Changes to Australian privacy legislation in early 2018 has imposed mandatory reporting requirements on certain entities in relation to notifiable data breaches (NDB). The requirements apply to all entities with a turnover in excess of $3 million, and extends to include credit reporting agencies, health service providers in the public and private sector, and TFN recipients.

What is a notifiable data breach?

A data breach is ‘notifiable’ (or ‘eligible’, as referred in the legislation), when the following circumstances apply:

  • Unauthorised access to / unauthorised disclosure of, or a loss of personal information that an entity holds;
  • Such access, disclosure or loss has resulted / is likely to result in serious harm to the affected individual(s); and
  • The serious harm / risk of serious harm could not be prevented through remedial action (for example, immediately disabling a company smartphone via the central database after it was left on the train)

Examples of notifiable data breaches can include:

  • A company database containing personal client information is hacked
  • Sensitive or confidential information is accidentally sent to the wrong person or outside entity

Breaches should be reported to The Australian Government’s Office of the Australian Information Commissioner (OAIC) as soon as it is identified.

Any data breach relating to an individual’s TFN must also be reported.

Failure to report

A failure to report a notifiable data breach will be considered an interference with the privacy of an individual affected by the breach.

Under the Privacy Act, this means that a failure to notify affected individuals of an eligible data breach could be the subject of a complaint to the OAIC.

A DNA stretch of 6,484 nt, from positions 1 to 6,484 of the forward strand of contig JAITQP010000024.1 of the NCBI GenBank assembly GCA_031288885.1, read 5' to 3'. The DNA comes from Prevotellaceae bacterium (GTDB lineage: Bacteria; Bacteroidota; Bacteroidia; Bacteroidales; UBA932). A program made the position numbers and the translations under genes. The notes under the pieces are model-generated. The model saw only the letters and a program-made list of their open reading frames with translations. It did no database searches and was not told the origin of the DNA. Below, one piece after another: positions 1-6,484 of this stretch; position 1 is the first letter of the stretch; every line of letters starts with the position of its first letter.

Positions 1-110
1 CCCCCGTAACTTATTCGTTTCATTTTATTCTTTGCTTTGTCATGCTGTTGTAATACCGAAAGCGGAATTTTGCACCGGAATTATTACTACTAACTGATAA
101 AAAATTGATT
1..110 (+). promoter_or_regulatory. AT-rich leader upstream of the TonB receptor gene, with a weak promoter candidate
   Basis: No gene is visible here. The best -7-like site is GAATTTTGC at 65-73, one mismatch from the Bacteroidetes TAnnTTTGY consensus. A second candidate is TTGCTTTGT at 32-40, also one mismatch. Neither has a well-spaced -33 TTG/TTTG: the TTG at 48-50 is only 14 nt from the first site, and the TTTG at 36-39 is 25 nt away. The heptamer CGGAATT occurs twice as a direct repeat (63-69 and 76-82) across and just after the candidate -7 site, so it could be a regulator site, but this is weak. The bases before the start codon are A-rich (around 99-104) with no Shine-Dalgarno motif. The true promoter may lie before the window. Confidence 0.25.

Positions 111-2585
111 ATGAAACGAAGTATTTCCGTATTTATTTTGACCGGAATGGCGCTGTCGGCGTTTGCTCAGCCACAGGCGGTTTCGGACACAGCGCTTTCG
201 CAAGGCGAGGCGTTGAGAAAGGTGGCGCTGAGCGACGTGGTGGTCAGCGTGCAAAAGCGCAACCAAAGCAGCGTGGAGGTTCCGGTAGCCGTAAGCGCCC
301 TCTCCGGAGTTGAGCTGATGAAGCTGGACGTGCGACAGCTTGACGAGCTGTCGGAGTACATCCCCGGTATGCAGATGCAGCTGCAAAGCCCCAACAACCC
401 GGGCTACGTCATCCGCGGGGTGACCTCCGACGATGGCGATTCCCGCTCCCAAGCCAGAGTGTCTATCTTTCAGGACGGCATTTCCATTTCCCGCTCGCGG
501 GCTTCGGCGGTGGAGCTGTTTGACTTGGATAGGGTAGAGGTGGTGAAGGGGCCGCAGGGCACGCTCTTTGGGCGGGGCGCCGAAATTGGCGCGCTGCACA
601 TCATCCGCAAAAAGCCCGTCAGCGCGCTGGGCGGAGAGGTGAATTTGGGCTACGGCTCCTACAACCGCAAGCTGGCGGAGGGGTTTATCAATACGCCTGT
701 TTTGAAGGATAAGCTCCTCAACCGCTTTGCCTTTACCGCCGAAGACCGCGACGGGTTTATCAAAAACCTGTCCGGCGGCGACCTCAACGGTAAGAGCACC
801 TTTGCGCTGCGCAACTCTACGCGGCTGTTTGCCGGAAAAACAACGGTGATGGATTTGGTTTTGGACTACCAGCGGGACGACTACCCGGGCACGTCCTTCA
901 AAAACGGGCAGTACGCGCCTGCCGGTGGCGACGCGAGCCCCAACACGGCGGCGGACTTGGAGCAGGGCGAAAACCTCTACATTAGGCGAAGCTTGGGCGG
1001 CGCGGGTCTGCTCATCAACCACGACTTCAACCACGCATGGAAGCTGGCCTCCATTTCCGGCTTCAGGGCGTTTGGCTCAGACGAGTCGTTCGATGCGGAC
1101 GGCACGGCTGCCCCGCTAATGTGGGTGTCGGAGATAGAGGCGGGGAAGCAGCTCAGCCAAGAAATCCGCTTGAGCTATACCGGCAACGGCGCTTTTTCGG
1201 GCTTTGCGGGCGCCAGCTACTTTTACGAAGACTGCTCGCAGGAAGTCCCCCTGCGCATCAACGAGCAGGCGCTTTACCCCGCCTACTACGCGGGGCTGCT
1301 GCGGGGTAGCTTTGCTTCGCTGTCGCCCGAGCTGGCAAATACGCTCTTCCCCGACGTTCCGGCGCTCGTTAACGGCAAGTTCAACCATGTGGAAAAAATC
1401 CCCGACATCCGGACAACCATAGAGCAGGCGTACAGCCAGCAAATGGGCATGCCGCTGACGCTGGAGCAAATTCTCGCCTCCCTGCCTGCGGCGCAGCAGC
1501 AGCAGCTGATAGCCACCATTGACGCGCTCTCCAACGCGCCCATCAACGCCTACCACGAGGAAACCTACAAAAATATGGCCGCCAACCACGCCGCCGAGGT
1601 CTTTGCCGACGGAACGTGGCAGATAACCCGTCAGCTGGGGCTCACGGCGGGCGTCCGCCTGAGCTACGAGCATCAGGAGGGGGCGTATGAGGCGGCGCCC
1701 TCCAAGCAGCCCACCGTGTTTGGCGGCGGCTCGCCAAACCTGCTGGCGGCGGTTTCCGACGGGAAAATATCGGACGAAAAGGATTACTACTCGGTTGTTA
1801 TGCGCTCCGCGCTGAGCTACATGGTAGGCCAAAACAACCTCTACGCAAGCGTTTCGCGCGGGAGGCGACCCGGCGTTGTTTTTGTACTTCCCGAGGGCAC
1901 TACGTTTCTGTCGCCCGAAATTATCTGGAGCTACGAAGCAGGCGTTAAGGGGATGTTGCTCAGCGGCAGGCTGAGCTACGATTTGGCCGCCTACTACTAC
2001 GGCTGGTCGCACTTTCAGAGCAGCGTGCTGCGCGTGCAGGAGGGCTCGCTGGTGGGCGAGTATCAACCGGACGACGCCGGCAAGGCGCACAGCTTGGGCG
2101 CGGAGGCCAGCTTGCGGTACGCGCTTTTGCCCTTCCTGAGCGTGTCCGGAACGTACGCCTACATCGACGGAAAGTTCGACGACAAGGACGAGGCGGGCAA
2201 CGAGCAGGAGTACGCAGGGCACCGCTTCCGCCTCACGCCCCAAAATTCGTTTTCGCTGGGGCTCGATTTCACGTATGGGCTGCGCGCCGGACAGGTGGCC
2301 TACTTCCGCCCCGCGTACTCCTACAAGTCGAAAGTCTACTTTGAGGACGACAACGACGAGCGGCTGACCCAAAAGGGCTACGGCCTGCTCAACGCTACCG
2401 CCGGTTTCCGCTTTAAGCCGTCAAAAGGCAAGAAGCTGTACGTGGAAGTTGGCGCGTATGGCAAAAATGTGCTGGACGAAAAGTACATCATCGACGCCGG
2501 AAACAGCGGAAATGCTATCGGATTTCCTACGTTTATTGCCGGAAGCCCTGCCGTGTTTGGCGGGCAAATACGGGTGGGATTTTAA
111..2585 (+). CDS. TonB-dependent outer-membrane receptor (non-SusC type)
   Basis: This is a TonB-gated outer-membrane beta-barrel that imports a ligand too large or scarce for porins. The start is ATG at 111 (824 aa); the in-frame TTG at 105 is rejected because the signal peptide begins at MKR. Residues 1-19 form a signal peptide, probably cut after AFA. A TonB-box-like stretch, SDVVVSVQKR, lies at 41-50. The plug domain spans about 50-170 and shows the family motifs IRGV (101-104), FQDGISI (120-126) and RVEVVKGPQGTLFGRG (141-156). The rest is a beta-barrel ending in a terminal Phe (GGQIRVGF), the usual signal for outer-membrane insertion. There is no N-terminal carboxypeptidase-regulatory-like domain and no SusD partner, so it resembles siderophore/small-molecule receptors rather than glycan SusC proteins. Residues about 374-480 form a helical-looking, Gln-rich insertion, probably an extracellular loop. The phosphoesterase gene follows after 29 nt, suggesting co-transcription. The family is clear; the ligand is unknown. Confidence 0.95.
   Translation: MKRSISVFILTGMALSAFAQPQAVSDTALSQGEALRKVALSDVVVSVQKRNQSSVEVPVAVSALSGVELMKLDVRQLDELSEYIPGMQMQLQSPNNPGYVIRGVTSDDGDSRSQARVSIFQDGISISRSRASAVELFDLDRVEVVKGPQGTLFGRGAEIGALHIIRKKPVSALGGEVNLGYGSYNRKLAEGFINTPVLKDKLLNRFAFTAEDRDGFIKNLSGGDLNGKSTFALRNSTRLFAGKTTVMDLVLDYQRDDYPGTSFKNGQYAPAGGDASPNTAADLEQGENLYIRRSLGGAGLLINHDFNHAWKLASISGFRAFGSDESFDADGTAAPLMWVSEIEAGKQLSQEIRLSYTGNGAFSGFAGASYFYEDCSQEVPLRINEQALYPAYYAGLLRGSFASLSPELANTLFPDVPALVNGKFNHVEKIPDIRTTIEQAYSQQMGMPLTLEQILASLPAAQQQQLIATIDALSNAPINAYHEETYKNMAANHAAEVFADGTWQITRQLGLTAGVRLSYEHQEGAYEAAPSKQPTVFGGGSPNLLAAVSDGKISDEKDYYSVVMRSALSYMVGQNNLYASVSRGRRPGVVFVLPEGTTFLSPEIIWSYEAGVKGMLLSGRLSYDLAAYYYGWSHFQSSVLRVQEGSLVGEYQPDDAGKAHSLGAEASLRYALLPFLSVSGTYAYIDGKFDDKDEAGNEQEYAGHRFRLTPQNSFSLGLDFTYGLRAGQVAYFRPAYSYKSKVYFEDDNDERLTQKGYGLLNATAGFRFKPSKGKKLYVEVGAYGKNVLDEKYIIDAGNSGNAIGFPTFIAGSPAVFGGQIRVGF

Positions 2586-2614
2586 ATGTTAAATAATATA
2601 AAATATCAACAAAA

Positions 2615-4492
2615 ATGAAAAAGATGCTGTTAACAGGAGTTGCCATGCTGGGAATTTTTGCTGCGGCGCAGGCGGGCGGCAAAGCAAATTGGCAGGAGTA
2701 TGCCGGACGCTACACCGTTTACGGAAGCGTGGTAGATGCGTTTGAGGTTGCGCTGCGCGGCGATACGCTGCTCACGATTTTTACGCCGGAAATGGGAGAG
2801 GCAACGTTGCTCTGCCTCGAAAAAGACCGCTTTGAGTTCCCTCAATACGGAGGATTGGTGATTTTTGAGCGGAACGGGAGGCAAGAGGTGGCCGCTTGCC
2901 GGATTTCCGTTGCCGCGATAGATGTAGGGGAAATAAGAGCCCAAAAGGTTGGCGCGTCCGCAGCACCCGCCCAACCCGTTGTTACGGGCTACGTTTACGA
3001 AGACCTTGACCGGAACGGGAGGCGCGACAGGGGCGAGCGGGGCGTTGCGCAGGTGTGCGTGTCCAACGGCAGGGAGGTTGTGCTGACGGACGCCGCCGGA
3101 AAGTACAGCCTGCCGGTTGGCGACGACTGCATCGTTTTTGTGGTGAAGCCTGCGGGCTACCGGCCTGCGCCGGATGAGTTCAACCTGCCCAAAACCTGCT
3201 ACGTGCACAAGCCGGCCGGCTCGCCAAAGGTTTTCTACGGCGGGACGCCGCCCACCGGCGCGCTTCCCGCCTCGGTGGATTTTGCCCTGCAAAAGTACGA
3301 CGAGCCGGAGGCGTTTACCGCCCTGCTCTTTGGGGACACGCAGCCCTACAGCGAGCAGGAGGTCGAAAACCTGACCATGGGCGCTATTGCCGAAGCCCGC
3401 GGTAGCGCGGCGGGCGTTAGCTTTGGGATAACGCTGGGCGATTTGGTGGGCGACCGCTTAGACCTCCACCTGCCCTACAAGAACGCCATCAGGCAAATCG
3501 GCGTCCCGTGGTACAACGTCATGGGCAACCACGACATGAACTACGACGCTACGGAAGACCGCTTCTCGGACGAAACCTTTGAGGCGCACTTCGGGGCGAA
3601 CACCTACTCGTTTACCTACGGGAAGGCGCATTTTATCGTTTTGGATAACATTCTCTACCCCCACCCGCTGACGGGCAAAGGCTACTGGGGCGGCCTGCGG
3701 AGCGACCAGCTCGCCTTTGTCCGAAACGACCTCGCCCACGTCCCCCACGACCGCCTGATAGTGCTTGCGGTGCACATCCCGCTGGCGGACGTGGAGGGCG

Serious or repeated interferences with the privacy of an individual can give rise to civil penalties of up to $2.1 million.

Protecting your business from data breaches

There are a number of ways businesses may mitigate the risk of data breaches:

Strengthen cybersecurity systems. Ensuring digital platforms are adequately protected from theft or damage to their hardware, software or electronic data, as well as from disruption or misdirection of the services they provide is an essential practice for organisations of all sizes.

Increase data privacy / protection awareness and training within the organisation. Many large-scale data breaches reported to OAIC or ASIC began with simple human error, which could have been prevented through awareness of cybercrime, including hacking, phishing and email fraud techniques. Being able to identify potential risks and practising high levels of diligence and awareness when handling sensitive information are regarded as the most effective measures of protection against data privacy breaches within organisations.

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